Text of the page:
My younger brother Gabe is obsessed with Star Wars. George Lucas visited Tunisia before filming the original series and much of the culture and architecture found in the movies was inspired by what he saw. In fact, many parts of the epic series, namely those taking place on Luke Skywalker's home planet of Tatooine (ringing any bells?), were actually filmed right here in Tunisia! I've been excited to send home photos for him ever since we arrived.
Today was our first Star Wars-related visit: Matmata. Matmata is famous for its troglodyte homes, one of which being the Sidi Driss hotel. Star Wars fans know it as the home of Luke Skywalker's aunt and uncle. The Sidi Driss went back to being a hotel after filming was completed and they shrewdly kept much of the set intact. Beyond this attraction, to which tourists come from around the world, Matamata is more or less a tiny, mostly empty, desert town.
There is a museum exhibiting the same folksy items we saw yesterday in Medenine, but other than that, there isn't really anything to "do" except see the underground homes.
When we arrived, we checked in with no plans other than to relax and take photos for my brother. We arrived just as lunchtime was ending but the hotel let us buy full board accommodations anyway. As soon as we were given a key we dropped off our things and joined the rest of the tourists in the dug-out rooms where lunch was being served.
For only three dinar each, we were given a huge spread of food including bread and harissa, egg briks, omelets with tomato salad, Tunisian salad (tomato, cabbage, and hot pepper in a vinaigrette), and a sort of spicy lamb stew that reminded me of the roasts my mother used to make every Sunday. For dessert, they served sweet, fig-filled fried pastries. It was all remarkably good.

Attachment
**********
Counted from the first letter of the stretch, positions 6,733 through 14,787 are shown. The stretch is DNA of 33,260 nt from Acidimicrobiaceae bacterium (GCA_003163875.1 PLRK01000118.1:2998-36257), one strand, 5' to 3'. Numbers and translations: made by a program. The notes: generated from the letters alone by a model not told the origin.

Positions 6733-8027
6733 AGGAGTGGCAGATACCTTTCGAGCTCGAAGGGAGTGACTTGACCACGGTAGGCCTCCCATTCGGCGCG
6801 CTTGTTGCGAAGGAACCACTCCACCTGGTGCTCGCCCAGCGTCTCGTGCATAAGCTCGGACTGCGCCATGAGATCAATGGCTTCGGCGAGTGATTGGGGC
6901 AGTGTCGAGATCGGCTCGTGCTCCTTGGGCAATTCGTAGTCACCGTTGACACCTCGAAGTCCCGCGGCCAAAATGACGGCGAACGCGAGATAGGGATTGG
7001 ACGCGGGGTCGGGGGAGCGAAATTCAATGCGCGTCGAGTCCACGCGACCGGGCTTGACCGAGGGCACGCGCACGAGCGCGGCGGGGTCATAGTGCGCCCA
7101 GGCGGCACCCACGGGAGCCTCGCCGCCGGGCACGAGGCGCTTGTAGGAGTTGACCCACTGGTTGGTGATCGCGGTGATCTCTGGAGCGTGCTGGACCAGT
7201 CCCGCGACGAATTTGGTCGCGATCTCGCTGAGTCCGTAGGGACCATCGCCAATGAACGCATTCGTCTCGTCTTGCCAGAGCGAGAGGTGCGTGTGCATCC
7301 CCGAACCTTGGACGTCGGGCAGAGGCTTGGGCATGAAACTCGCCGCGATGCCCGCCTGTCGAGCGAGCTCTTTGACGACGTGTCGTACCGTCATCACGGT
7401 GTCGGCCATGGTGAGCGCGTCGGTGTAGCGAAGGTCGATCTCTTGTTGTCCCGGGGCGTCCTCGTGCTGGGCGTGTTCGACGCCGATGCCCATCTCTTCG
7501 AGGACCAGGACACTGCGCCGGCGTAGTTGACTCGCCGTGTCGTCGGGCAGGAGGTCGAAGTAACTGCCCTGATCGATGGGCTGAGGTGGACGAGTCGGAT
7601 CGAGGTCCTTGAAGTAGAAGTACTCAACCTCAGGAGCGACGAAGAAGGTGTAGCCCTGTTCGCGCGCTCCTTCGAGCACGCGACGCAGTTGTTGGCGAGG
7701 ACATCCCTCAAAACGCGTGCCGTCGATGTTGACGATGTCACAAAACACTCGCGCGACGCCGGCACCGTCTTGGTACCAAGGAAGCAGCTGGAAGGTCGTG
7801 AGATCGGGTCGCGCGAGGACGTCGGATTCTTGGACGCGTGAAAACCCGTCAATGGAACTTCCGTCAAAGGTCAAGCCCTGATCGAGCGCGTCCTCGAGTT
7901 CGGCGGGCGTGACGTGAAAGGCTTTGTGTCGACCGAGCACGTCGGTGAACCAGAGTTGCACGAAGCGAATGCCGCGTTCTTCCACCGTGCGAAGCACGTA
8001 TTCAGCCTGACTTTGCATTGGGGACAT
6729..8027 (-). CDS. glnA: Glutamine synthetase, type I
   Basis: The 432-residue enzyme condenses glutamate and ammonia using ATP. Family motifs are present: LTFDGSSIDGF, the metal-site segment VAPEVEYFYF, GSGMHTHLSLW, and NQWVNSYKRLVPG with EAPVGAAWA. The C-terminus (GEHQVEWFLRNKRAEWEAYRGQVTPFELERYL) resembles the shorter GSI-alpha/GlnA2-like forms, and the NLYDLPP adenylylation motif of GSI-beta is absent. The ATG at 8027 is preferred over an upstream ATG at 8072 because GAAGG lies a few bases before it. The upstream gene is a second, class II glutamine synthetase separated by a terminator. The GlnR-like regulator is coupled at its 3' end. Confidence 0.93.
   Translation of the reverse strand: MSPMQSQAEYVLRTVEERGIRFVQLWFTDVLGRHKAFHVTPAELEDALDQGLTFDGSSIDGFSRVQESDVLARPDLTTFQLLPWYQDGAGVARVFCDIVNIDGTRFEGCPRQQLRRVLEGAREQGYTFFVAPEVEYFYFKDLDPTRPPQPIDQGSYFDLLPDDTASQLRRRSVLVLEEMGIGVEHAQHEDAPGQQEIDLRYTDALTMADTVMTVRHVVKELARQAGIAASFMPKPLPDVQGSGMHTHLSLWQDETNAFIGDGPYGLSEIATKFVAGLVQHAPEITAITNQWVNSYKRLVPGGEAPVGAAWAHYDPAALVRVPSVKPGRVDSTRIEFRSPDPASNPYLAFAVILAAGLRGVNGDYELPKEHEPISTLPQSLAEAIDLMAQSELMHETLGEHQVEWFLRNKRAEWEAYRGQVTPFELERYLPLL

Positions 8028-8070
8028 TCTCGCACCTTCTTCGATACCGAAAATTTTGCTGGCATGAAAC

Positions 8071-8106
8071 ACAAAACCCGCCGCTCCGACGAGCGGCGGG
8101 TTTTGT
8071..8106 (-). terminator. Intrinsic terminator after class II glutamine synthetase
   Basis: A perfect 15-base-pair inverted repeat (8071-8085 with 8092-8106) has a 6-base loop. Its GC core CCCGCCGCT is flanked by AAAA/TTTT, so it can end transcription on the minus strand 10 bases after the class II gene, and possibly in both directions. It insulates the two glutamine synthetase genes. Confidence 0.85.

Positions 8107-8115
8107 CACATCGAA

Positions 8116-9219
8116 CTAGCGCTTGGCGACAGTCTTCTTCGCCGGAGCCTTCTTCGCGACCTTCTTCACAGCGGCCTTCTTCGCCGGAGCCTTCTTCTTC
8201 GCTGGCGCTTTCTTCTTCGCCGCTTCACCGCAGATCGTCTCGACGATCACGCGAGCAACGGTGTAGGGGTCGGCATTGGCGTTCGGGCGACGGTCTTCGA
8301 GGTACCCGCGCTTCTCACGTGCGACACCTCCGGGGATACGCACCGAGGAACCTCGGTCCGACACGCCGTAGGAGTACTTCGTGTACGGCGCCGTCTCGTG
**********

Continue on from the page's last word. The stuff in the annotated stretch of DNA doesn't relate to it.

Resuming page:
Stuffed, we went to see the hotel. The central courtyard, a large round hole dug into the ground had a raised bed of desert-loving plants growing in the middle. The rooms were dug horizontally into the courtyard wall. All of them had thick, wooden doors which didn't quite fit their plastered openings. Instead of knobs, they were simply secured shut with a padlock and chain, provided as your room key.
We were surprised by how nice and cool it was inside the hotel. It was a welcome relief from the hot afternoon sun. As we entered our room and our eyes adjusted to the darkness, we both agreed that we loved the barren simplicity of the accommodations. They consisted of three beds with colorful blankets and absolutely nothing else. There were only soft white walls, a single unshaded light bulb, and cozy nooks dug into the earth (perfect for storing our few belongings). It was very peaceful and we both decided it would be nice to live underground (in the desert, anyway).
After a little while we went to explore the rest of the hotel, namely the courtyard in which Star Wars was shot! It was impressive to see what a profound effect lighting and film have on a scene. What appeared so space-age and realistic in the movie was nothing more than a few spray-painted tubes and pipes! Here at the Sidi Driss, in person, it seemed like the set had been made by a junior high art class.
This huge, well-constructed wheel appeared to be a notable exception until I touched it. I thought it was going to fall off the wall! In all fairness, the movie was filmed here over 30 years ago.
A few hours later, when we were enjoying dinner in one of the rooms of the set, we looked over at the door when the waiter came in to clear the tables. On the back, scrawled upside down with permanent marker, perhaps in George Lucas' own writing, was written: Lars Homestead Door F. Cool! For some reason this small detail felt more exciting than seeing the rest of movie's remains.
After finishing our gigantic meal we snapped another round of nighttime photos, then settled on the steps of the Star Wars courtyard and spent a few minutes looking at the stars while trying to imagine a galaxy far, far away.